General Red Sox

Great Moments In Recent Red Sox Playoff History

A look back into Sox legend along with the increase in Boston’s probability of winning the game as a result of the play. Ortiz’s grand slam tonight ranks second, and he’s also ranked fourth, sixth and ninth. #therealmisteroctober

• Dave Henderson’s game-tying, two-run home run with two outs in the ninth, Game 5, 1986 ALCS: 73 percent.
• David Ortiz’s game-tying grand slam with two outs in the eighth, Game 2, 2013 ALCS: 45 percent.
• Bernie Carbo’s game-tying, three-run home run with two outs in the eighth, Game 6, 1975 World Series: 44 percent.
• David Ortiz’s series-winning, 10th-inning home run, Game 3, 2004 ALDS: 43 percent.
• J.D. Drew’s game-winning, ninth-inning hit to cap a rally from 7-0 down in the seventh inning, Game 5, 2008 ALCS: 38 percent.
• David Ortiz’s game-winning, 14th-inning hit, Game 5, 2004 ALCS: 38 percent.
• Carlton Fisk’s game-winning, 12th-inning home run, Game 6, 1975 World Series: 36 percent.
• Mark Bellhorn’s go-ahead, two-run home run in the eighth inning, Game 1, 2004 World Series: 31 percent.
• David Ortiz’s game-winning, 12th-inning home run, Game 4, 2004 ALCS: 27 percent.
• J.D. Drew’s first-inning grand slam, Game 6, 2007 ALCS: 26 percent.
• Bill Mueller’s game-tying hit, scoring Dave Roberts in the bottom of the ninth off Mariano Rivera, Game 4, 2004 ALCS: 25 percent.

editor’s note: I am a thief and I stole this from Paul SF to post here. He is listed as the author, but I totally burgled his writing from elsewhere — ag

General Red Sox The Wire

Epstein ‘On the Cusp’?

Steve Buckley is reporting this evening that Theo Epstein is "on the cusp" of joining the Cubs, with an announcement possible within 48 hours. John Henry and Larry Lucchino better be asking for the moon.

General Red Sox


I guess it's a good thing I've been too busy the last couple of weeks to pay much attention to baseball. Never has a four-game lead in one direction looked so large and a three-game lead in the other looked so small.

There's always next year, right?

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No Business Sniffing a Pennant Race

I guess it's a tad generous to describe anything in baseball this year as a "pennant race," considering none of the eight teams currently in line to make the playoffs has worse than a 78 percent chance of getting the job done.

Nevertheless, if we take the Sox' and Yanks' nearly annual battle for the AL East crown seriously (and we as fans do, even if the teams themselves don't seem to), there's no divisional race as close as this one. Given that fact, it's clear the following two pitchers have no business taking the mound in a meaninful game the rest of the season:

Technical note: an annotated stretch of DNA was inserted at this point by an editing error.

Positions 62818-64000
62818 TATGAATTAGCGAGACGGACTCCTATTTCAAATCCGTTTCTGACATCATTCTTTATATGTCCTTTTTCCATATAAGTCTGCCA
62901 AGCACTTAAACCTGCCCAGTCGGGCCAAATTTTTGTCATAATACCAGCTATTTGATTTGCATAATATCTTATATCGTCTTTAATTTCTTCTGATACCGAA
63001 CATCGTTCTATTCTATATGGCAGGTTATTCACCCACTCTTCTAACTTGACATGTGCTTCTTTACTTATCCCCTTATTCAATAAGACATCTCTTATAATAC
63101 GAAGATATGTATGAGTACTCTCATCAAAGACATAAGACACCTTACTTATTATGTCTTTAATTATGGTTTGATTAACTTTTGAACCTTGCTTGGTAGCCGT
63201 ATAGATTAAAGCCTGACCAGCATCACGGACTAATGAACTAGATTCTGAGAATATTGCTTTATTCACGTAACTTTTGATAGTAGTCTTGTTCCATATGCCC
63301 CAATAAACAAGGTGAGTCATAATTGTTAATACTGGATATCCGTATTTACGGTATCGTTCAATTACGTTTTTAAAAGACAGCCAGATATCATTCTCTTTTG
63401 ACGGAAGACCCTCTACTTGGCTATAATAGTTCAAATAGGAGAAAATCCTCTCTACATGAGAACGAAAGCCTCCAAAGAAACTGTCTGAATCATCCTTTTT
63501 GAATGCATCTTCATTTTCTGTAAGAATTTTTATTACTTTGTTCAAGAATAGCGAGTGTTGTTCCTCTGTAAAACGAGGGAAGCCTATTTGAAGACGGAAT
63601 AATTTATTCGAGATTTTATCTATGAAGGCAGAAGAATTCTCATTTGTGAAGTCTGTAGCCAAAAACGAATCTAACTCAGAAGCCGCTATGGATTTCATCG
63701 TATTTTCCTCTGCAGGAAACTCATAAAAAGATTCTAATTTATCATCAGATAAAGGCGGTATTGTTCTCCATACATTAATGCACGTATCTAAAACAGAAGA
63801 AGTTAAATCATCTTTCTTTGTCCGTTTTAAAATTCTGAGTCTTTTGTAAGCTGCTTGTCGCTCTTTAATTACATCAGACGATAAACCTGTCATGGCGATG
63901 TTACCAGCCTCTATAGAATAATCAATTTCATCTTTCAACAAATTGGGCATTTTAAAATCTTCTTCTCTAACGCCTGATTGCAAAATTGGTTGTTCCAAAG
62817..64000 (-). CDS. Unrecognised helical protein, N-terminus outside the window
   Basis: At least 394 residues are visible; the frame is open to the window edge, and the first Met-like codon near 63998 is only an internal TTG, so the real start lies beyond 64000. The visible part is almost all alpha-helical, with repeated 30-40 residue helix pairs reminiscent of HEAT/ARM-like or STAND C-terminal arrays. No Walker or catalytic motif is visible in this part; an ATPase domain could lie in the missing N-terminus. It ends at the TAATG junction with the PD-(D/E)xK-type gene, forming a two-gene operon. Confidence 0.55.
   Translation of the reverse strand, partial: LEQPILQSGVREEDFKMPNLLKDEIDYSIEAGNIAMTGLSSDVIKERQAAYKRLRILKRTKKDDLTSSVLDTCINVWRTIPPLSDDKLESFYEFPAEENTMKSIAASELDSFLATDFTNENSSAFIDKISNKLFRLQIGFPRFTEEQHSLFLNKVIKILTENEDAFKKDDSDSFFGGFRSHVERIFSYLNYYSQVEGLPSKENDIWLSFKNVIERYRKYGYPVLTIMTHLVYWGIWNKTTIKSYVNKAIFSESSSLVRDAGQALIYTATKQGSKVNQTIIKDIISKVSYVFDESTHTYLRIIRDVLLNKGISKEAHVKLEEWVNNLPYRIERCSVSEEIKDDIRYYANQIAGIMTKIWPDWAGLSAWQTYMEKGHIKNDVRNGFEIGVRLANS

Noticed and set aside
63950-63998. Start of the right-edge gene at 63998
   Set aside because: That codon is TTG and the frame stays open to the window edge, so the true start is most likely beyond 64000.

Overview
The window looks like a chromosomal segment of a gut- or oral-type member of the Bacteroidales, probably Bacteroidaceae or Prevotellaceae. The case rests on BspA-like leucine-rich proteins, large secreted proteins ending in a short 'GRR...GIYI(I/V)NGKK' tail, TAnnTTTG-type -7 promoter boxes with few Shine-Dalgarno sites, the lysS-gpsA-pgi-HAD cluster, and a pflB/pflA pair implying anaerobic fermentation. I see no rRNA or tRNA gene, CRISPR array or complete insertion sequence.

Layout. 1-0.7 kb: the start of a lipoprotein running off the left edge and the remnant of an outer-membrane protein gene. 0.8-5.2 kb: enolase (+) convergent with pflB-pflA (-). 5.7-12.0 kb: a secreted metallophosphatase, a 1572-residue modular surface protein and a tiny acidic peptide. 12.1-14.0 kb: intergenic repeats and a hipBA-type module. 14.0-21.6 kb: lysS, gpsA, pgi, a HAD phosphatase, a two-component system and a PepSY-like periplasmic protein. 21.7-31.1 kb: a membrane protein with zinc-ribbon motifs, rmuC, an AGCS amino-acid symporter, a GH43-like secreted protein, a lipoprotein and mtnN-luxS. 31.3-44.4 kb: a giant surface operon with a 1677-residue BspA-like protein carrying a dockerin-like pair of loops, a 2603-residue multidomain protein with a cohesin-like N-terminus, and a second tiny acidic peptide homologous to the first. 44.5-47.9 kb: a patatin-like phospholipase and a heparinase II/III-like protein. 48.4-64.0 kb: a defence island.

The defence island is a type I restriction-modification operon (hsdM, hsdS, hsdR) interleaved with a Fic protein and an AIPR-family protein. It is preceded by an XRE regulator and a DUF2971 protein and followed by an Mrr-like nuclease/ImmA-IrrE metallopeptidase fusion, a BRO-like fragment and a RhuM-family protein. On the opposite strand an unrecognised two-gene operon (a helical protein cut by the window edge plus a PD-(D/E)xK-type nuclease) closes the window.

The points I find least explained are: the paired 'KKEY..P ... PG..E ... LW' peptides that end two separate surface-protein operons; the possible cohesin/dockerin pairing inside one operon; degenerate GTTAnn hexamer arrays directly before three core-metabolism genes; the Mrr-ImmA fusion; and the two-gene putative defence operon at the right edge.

• Pitcher A: 61.1 IP, 81 H, 12 BB, 39 K, 5.72 ERA, .879 OPS allowed, 1.52 WHIP, Avg, game score: 41
  • Pitcher B: 54.1 IP, 70 H, 27 BB, 52 K, 7.79 ERA, .957 OPS allowed, 1.79 WHIP, Avg. game score: 39

These would be, of course, Tim Wakefield and A.J. Burnett since July 1. 

Here's how they stack up against their peers in the same timeframe:

  1. Jon Lester, 2.36
  2. Josh Beckett, 2.77
  3. CC Sabathia, 2.87
  4. Freddy Garcia, 2.89
  5. Ivan Nova, 3.40
  6. Erik Bedard, 3.46*
  7. Bartolo Colon, 4.33
  8. Phil Hughes, 4.70**
  9. Andrew Miller, 4.78
  10. John Leckey, 5.01***
  11. Tim Wakefield, 5.72
  12. A.J. Burnett, 7.79

*Since coming to the Red Sox July 31. **3.70 ERA until last start. ***4.11 ERA since July 9.

I think that speaks for itself.

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The Rest of the Way

Sorry I haven't been around much the last couple of weeks. Work got crazy, home never stopped being crazy, and since I'm starting grad school next week, it doesn't look like things will change anytime soon.

Selfishly, the Red Sox and Yankees have not put their pennant race on hold to better accomodate my schedule. As Peter Abraham astutely notes this morning, the teams are tied atop the division with 34 and 36 games remaining, respectively. Further, slight difference in winning percentage aside, they are both on pace to win 99 games.

Abraham takes a cursory look at the rest of the schedule for the two teams and concludes:

By virtue of having fewer games and a greater percentage of them at home, the Red Sox would seem to have an advantage in the race. Both teams have aging players in key roles and how they hold up down the stretch could determine the division champion.

He predicts the Sox take it with 97 wins to the Yanks' 95. In either case, one team will face the league's best pitcher twice in a five-game series while the other will face one of the league's best offenses with three games in one of the game's most offense-friendly ballparks. Fun times.

If I can pull anything positive out of the recent spate of injuries and the overall malaise into which the Sox have slumped this month (12-10, +3 run differential, 4.3 runs per game) and in particular the last two weeks (6-7), it's that a slump of this sort was inevitable, and it's better that it happen in August with a nearly impenetrable wild card lead than in September, when you're wanting the club to be getting ready for the playoffs.